Whether or not they finish their vegetables, kids always have plenty of room for desserts. If it were up to them, desserts would be their breakfast, lunch and dinner; but that’s not happening. Even so, sweet treats might motivate children to have those unappetising veggies which they utterly despise. Moreover, it’s winter and what’s better than snuggling into a cosy blanket and having a bowl of warm, delicious, sugary goodness! After all, dessert doesn’t go to the stomach, it goes straight to the heart, and we love our children with all our hearts, don’t we? Desserts would be the highlight of their day, and we should make it count!
Even though ice cream and chocolates will always be your child’s first love, there is a plethora of desserts that you can find around the globe which both, you and your kid will love having. Since we don’t have the time to travel around the world in 80 days, this article will introduce you to most of the yummy sweet delicacies out there. This year, break out beyond the Indian borders for your winter dessert inspiration. From fluffy sponge cakes to rich figgy pudding, these desserts are going to warm your heart, in a delectably foreign way.
Apple strudel is a dessert that originated from the Austro-Hungarian empire and is now enjoyed across the globe. Each country has their improvised versions, but mainly, it’s generously buttered puff pastry filled with grated apples, raisins and cherries baked to perfection. If you are a die-hard apple lover, this dessert is perfect for you. Also, it’s a great way to introduce fruit into your little one’s diet. A plate full of apple strudel with a side of vanilla ice cream; what’s not to love?
You’ll love this if you like: Apple Pie.
The early settlers of America invented Cobblers. They loved English steamed puddings, but lacked the proper ingredients, so they just used whatever was available. That’s how they came up with this deep-dish fruit dessert which has a crisp crust on the outside, and a soft and buttery, warm fruit filling on the inside. You could use whatever berries you want, but since strawberries are in season, it’s time to use those fresh, juicy strawberries in your dessert. That golden, crispy top layer, the fluffy underside and the juicy, strawberry filling – this dessert is a piece of heaven. If your child likes fluffy strawberry muffins, he is going to love this strawberry cobbler.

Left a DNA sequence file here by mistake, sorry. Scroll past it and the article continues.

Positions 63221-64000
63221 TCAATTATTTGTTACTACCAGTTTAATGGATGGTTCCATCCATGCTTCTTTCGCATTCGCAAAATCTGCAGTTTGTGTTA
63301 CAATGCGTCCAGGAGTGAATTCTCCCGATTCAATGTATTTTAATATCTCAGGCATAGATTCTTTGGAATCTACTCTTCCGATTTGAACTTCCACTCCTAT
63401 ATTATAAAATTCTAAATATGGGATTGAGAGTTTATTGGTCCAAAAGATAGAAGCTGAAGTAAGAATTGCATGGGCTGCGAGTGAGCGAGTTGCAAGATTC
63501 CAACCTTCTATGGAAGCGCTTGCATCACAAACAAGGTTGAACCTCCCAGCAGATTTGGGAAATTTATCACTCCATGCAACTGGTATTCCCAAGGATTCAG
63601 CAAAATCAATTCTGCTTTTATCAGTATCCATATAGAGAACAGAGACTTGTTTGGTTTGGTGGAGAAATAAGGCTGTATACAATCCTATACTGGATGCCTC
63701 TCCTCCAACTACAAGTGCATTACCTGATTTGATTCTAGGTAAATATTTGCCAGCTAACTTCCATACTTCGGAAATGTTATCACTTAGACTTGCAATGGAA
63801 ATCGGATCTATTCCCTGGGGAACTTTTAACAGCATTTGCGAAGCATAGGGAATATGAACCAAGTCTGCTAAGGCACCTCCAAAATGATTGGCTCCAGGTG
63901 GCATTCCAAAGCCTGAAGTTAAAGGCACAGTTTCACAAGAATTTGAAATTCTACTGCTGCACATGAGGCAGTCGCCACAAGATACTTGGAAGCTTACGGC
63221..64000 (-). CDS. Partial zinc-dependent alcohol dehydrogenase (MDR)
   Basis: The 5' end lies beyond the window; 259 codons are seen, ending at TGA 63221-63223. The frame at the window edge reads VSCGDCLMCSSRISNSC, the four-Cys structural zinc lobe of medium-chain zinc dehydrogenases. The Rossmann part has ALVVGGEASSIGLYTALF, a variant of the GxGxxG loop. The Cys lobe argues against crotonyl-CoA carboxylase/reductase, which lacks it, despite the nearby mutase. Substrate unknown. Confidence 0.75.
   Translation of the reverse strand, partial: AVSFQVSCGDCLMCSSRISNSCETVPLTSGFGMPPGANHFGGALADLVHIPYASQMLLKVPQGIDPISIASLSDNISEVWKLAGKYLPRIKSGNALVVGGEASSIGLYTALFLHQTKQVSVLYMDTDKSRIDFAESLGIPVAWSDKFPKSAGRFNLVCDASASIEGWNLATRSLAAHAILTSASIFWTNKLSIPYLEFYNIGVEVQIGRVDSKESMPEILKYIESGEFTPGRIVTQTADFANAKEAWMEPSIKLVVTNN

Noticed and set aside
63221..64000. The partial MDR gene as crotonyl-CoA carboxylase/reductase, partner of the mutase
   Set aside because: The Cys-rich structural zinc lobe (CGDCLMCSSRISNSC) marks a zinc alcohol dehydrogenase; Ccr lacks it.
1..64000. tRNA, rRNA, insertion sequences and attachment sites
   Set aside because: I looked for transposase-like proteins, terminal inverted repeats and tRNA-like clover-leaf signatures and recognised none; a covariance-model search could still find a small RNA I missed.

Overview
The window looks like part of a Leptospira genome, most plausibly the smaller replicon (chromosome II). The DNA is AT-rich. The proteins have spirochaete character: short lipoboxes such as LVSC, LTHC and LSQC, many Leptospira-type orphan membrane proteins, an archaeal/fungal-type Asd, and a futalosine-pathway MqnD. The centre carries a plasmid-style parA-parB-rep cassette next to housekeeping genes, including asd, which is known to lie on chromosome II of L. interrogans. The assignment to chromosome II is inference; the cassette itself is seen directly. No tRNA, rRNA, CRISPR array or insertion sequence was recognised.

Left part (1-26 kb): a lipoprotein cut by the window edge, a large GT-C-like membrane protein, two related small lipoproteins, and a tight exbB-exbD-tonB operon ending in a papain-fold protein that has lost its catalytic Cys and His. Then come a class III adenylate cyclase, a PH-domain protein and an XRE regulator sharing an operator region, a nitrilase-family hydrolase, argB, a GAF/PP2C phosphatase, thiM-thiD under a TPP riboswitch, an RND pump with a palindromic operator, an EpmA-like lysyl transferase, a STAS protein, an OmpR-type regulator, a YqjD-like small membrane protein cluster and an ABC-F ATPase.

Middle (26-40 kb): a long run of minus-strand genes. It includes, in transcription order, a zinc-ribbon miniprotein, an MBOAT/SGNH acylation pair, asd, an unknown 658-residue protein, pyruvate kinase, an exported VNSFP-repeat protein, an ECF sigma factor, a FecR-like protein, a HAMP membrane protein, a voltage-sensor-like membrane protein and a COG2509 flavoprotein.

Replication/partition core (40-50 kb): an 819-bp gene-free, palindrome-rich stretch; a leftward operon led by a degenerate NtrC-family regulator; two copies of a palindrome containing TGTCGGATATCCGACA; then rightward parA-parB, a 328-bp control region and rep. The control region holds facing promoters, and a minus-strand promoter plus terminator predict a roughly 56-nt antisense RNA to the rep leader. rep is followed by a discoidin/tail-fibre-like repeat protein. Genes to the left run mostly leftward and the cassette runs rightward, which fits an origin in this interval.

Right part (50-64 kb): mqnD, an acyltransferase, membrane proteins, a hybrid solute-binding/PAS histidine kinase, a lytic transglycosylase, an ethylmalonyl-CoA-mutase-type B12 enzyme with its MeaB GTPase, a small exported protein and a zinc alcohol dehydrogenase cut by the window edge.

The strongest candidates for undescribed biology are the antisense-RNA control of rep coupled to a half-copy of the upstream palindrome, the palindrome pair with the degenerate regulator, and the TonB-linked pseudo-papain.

You’ll love this if you like: Strawberry Shortcake and Strawberry Muffins.
Oliebollen is a traditional Dutch delicacy that is made during winter, especially, on New Year’s Eve. They are commonly known as Dutch dumplings or dutchies. Oliebollens are deep fried doughnuts stuffed with raisins and dusted with powdered sugar. Some people also use citrus zest or candied cherries as a filling. Next time your kid asks for a glazed doughnut, you could make him a fresh batch of these brown and crispy mini doughnuts.
You’ll love this if you like: Glazed Doughnuts.
Rasmalai, or correctly pronounced, ‘Rossomalai’, is a dessert which originated from the West Bengal region in the eastern part of the Indian subcontinent. It is a Bengali dessert in which tiny paneer or chenna balls are soaked and immersed in thick, creamy, flavoured milk. The milk is flavoured with saffron and pistachios, and kheer is used as a stuffing. These Rasmalai balls melt as soon as you put them in your mouth. This exotic milk-based Indian dessert is a saviour for all those parents who run behind their kids with a glass of milk.
You’ll love this if you like: Kheer and Rasgullas.
Melomakarona is basically cookies dipped in honey. This Greek dessert is specially made during the winter season to celebrate Christmas.
These cookies are oval so that they can retain their soft texture. The syrup in which the cookies are dipped is infused with flavours of orange, cinnamon and cloves to impart the complete Christmas feel. Between their sweet and sticky honey glaze and the dusted walnut pieces on top, these cookies will have you lick your fingers in no time. These aromatic, soft, chewy cookies will be a great evening snack for your kids.
You’ll love this if you like: Oatmeal Honey Cookies.